From its title, The Gifts of Imperfection sounds like a book for perfectionists. And it is, but also so much more. The titular gifts are courage, compassion and connection. If you're ready for some deep digging on the way to having more of those qualities in your life, read on.
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By their nature, the vast majority of travel books are dry affairs packed with boring (but useful) information. Atlas Obscura: An Explorer's Guide to the World's Hidden Wonders, the new book from the minds behind the web site of the same name, eschews this approach by being a travel book meant more as inspiration to travel than it is a guide for how to behave once you get there.
Productivity isn't just about getting things done. At its core, it's about being resourceful with your time. In a recent interview with author Charles Duhigg, he told us, "You can spend your entire day being busy and not get anything important done. Productivity is about getting important things done." In his new book, Smarter Faster Better, Duhigg explores this fuller meaning of productivity and how to achieve it.
Food for when you're exercising is a whole product category these days. There are sticky sweet energy gels (every marathoner's frenemy), plus a variety of bars and chews that are pretty much all expensive and taste terrible. The book Feed Zone Portables has an alternative: Homemade, portable food that has the nutrition you need, while tasting great.
Arguments aren't won with information; they're resolved with rhetoric, the art of persuasion. In Thank You For Arguing, author Jay Heinrichs reveals the secrets to mastering rhetoric, identifying logical fallacies, getting what you want through persuasion and keeping arguments from turning into nasty fights.
Whether you identify as one or not, everyone is a writer. Between social networks, dating profiles, blogs and the day-to-day tasks of most jobs, writing is an essential skill. In How to Write Short, author Roy Peter Clark illustrates the value of brief, short-form writing in our technology-driven world, and shows you how to do it right.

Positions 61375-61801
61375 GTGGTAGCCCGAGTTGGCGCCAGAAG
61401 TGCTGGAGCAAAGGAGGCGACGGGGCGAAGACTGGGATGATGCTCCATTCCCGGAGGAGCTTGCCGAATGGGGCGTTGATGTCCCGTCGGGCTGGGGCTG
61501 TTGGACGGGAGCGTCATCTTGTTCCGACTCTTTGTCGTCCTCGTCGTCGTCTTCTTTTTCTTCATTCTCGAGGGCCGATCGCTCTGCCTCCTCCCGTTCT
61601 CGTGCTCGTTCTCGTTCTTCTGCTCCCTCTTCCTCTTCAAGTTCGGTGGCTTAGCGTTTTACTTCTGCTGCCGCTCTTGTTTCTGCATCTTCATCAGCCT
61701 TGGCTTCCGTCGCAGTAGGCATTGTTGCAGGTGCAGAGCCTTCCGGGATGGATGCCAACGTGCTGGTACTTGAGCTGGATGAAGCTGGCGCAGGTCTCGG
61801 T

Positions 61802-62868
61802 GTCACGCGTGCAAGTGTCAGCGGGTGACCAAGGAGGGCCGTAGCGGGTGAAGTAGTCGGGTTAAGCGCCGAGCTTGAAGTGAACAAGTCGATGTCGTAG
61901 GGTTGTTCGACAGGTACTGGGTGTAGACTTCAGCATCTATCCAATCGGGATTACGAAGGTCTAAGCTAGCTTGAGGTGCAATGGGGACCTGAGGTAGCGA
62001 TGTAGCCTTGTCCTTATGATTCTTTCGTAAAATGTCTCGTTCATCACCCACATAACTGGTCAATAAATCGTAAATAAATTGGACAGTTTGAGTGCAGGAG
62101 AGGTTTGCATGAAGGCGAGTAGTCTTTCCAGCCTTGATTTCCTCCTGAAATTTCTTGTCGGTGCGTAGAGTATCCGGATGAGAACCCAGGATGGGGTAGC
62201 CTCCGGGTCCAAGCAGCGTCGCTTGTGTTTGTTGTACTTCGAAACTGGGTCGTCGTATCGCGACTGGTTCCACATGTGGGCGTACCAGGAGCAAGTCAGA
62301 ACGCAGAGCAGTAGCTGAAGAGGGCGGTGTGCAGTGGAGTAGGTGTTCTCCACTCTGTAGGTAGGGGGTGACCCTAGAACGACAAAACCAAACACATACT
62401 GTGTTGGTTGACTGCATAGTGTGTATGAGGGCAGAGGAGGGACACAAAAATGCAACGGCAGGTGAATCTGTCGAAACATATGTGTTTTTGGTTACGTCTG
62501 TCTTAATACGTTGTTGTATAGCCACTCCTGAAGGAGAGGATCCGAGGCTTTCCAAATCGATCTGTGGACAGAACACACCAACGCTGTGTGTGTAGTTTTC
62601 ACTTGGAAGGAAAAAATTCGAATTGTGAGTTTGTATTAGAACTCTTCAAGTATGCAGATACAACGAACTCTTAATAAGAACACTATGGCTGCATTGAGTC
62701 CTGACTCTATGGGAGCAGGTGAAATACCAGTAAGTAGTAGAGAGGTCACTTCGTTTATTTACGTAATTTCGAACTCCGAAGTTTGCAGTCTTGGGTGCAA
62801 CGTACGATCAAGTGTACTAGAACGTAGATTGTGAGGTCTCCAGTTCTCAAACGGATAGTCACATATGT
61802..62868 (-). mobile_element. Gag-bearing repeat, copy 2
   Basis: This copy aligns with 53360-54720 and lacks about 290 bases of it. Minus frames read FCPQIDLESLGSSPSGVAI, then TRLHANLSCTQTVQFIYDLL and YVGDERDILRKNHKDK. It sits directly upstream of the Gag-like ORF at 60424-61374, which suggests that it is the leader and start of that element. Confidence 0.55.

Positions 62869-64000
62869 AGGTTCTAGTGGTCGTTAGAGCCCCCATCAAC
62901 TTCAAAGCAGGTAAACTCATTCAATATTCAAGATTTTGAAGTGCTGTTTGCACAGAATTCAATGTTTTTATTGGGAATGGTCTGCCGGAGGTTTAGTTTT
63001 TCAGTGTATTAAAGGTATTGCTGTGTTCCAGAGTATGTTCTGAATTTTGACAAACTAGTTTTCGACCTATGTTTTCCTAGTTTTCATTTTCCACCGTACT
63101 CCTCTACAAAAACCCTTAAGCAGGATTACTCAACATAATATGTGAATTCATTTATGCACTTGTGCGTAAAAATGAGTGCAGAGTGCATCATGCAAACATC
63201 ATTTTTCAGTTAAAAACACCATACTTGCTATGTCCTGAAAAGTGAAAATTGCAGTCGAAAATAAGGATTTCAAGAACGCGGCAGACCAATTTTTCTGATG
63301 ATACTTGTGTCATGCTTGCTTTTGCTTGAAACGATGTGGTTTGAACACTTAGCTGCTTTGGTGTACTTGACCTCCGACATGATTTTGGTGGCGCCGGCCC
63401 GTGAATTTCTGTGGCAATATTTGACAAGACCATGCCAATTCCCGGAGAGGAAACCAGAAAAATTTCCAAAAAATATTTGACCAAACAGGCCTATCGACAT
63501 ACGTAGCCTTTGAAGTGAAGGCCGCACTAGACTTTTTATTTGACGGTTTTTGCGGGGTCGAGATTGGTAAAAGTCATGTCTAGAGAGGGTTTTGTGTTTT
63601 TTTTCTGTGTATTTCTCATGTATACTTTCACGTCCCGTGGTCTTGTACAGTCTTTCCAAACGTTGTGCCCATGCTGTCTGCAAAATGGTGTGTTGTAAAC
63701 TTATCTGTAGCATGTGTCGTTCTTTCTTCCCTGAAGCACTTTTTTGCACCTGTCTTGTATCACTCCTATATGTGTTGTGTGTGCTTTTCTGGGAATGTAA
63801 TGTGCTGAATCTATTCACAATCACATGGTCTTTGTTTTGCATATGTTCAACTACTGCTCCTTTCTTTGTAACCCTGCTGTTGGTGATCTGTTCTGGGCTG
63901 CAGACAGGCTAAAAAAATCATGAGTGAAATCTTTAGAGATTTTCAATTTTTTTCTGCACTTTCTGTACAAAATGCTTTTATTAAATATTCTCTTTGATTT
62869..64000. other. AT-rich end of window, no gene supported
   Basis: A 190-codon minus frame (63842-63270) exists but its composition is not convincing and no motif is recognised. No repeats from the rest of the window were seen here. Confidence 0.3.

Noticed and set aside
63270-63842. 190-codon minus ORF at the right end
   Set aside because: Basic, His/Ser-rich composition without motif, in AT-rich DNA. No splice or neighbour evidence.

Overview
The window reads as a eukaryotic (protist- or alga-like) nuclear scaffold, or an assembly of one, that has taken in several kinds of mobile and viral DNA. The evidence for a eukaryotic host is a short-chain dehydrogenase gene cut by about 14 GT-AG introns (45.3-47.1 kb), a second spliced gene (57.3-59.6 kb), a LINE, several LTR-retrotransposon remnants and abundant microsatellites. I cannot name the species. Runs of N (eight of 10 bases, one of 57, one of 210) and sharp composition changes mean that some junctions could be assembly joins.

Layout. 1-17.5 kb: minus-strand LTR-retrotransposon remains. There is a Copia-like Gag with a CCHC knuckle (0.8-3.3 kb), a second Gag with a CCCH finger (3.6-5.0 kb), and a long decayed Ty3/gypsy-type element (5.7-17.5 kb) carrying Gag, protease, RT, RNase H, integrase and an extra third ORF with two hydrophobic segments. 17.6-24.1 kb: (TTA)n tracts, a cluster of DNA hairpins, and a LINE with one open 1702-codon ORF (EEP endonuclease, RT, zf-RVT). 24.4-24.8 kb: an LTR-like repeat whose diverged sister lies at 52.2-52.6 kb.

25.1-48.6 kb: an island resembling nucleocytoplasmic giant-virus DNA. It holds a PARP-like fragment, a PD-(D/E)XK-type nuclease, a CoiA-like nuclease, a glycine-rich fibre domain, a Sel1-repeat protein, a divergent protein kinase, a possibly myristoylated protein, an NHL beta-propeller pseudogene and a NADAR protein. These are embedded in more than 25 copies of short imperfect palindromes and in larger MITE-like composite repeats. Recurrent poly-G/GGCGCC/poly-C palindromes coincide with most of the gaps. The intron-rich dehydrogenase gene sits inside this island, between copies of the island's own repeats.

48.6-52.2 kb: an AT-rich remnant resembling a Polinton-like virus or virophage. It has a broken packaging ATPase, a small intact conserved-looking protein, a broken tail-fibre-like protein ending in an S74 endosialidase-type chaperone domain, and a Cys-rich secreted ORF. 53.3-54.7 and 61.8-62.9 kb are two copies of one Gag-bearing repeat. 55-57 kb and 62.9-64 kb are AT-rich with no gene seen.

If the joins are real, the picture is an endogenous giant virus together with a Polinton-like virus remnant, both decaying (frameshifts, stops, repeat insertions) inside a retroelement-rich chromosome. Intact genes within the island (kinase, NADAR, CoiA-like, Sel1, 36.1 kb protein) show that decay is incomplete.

If you're interested in not just how to make food taste great but why certain techniques and ingredients work the way they do, check out Jeff Potter's Cooking for Geeks. The book can help you start experimenting in the kitchen and delve into the science of food to become a better home cook.
Dale Carnegie's How to Win Friends & Influence People is one of the best selling self-help books of all time. The book has influenced a wide range of people over the years, from Warren Buffett to Charles Manson. Those two people, Buffet and Manson, really express the weirdness that is Carnegie's book in the modern era. Let's dig into it.
In their new book Kitchen Hacks: How Clever Cooks Get Things Done, Kimball (farewell, sweet prince) and company aim to show you how to prep, cook, and clean in the most efficient way possible. In short: it's a helpful, practical guide for how to use your kitchen better.
Charisma, that irresistible magnetism some people possess, is often thought of as trait you're born with -- you either have it or you don't. In The Charisma Myth, however, author Olivia Fox Cabane explains that charisma is a skill you can learn, and she explains exactly how with examples, exercises and practical tips you can try with anyone.
We all have a little fear in our lives, especially when we're getting ready for a big moment. To break free from it, it all really comes down to preparation and knowing how to handle every single possibility. In Colonel Chris Hadfield's book An Astronaut's Guide to Life on Earth, you'll learn how to prepare and think like an astronaut without having to leave the planet.
Some people are paralysed in their tracks when they hit an obstacle in their lives, while others manage to thrive because of them. Ryan Holiday's The Obstacle Is the Way: The Timeless Art Of Turning Trials Into Triumph doesn't provide step-by-step instructions on accomplishing your goals, but it does offer a mantra and mindset that everyone can pursue.
The term "life hack" has only existed for a few years, but there are plenty of things we can learn from the world's oldest philosophers. William Irvine's A Guide To The Good Life: The Ancient Art Of Stoic Joy adapts some of the ancient Stoics' best tricks for happiness and brings them into a modern context.